Bankruptcy to Stop Creditor Lawsuits

Falling behind in credit card debt does not just mean the potential of bankruptcy, it can also lead you to a lawsuit. When you fall behind on your credit card payments, your credit card company has a legal right to file a lawsuit against you.

Bankruptcy to Stop Creditor Lawsuits

If you have been sued by your credit card company, you’ll want to know your options. Below we discuss what it means to be sued by your credit card company, and how to protect yourself if you have facing a lawsuit.

A credit card company is able to sue you to recover the money you owe on a line of credit. But there are other reasons a company might pursue a lawsuit against you, including:


You break the terms of the contract. When you received the line of credit, you either signed an agreement either electronically or in writing that outlined both the credit card company’s rights and responsibilities as well as your own. When you fall behind on making payments, that constitutes a violation of that agreement.

A collection agency has bought the delinquent credit card debt from the credit card company. Often times a credit card companies will try to minimize their losses by selling the debt you owe to a debt collector. When that happens, the debt collector is the legal owner of the debt.  The debt collector possesses most of the same rights the original creditor possessed. Where this can lead to a lawsuit is if you fail to settle the debt you owe with the debt collector, that debt can be resold and resold until it reaches a debt collection attorney’s office, where you will then be sued. Typically, you have one last chance to settle the debt before it becomes a lawsuit situation.

Once a lawsuit is filed against you, you will need to find a way to defend yourself. If you are unable to defend yourself against the lawsuit, you are automatically held legally liable for the full amount stated in the lawsuit.

What to do When Facing a Credit Card Debt Lawsuit

If a credit card company is bringing a lawsuit against you, you should know that state law controls what procedures the credit card company must abide by.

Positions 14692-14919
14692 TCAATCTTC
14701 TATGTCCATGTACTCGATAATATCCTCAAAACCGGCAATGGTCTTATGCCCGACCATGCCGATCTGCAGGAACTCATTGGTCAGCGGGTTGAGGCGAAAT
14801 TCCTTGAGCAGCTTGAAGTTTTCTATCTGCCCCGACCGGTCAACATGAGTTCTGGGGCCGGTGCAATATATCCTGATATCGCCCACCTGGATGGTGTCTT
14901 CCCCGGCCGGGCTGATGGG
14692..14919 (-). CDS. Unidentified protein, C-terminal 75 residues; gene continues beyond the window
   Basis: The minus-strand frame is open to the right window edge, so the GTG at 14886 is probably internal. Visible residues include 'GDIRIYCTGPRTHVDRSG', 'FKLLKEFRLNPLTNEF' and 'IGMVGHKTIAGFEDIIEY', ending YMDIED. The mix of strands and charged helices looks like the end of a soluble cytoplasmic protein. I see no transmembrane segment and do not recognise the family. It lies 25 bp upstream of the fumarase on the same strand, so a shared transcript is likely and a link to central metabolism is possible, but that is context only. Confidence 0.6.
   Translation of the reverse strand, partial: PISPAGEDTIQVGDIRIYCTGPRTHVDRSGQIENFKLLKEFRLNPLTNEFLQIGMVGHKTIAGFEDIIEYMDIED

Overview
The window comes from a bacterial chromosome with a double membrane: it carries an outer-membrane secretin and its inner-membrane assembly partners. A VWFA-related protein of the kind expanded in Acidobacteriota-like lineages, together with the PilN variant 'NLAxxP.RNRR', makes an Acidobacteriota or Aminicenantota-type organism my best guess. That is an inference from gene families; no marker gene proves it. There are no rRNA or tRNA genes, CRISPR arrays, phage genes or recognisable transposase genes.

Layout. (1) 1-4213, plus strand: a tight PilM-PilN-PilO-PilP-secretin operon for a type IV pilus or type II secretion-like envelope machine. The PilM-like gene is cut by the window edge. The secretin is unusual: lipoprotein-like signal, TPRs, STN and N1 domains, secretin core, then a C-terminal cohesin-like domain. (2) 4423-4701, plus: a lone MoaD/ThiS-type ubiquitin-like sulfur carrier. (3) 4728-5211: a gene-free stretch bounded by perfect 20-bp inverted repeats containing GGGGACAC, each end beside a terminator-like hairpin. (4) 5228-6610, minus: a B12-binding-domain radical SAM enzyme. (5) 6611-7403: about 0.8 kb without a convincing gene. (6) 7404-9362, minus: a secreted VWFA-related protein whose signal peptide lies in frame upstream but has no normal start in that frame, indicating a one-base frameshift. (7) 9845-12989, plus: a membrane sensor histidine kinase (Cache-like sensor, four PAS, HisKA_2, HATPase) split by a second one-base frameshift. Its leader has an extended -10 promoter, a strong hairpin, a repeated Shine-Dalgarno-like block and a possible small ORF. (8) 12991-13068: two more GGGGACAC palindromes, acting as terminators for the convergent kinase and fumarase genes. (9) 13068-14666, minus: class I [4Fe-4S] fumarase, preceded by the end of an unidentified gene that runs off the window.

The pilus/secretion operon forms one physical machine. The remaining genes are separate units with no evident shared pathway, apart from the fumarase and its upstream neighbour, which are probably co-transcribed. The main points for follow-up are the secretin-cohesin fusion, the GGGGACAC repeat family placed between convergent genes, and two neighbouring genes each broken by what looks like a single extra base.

This is the typical procedure:

A credit card company will first file a document called a “complaint” in the county where you lived where the line of credit was first obtained. This complaint describes how much you owe and why the credit card company believes you owe it.

You must then file an answer to that complaint where you either admit or deny the statement. You should also include any defenses to the complaint in this answer.

To Remember:

When that notice that you are being sued by a credit card company comes in the mail, or is delivered right to your doorstep, it’s okay to feel terrified. That’s perfectly normal. But the number one thing to remember is that you cannot ignore the situation, regardless of how scared you feel.

According to Steve Rhode, founder of, “The tragedy…is not that the consumer was sued but that most never respond.”

If you ignore the lawsuit, the credit card company can get a judgement against you, which will allow the credit card company additional powers to be able to collect the owed debt. These additional powers include seizing bank accounts or garnishing wages, in some states.

What you need to do is then determine if you owe the debt in question and then respond to the complaint that you have received.

What To Do

If you know you owe the debt and the amount is correct, there are some things you can do:

Act quickly. “Once sued for collection, get immediately involved in the solution,” according to debt settlement expert Michael Bovee.

Work to get some cash together. While it can feel awkward to ask for money from a family member or friend, it can be a quick way to pay or settle your debt immediately, as well as conclude the complaint.  “A reduction in balance owed or beneficial repayment terms are entirely possible outcomes,” says Rhode.

Remember that you might be able to reach a settlement for a smaller amount of money owed. According to Bovee, consumers will typically have to come up with 60% – 100% of the owed amount to be able to stop the lawsuit. While you might have to pay the full amount, smaller settlements are possible in some situations.

After you settle the debt, remember to get written documentation from the creditor that acknowledges that you have paid the amount, and as a result the lawsuit will be dropped. This is especially important in cases where you have reached a settlement for less debt than is owed. Without this written documentation, a creditor could potentially say your settlement was a “payment” and still sue you for the balance.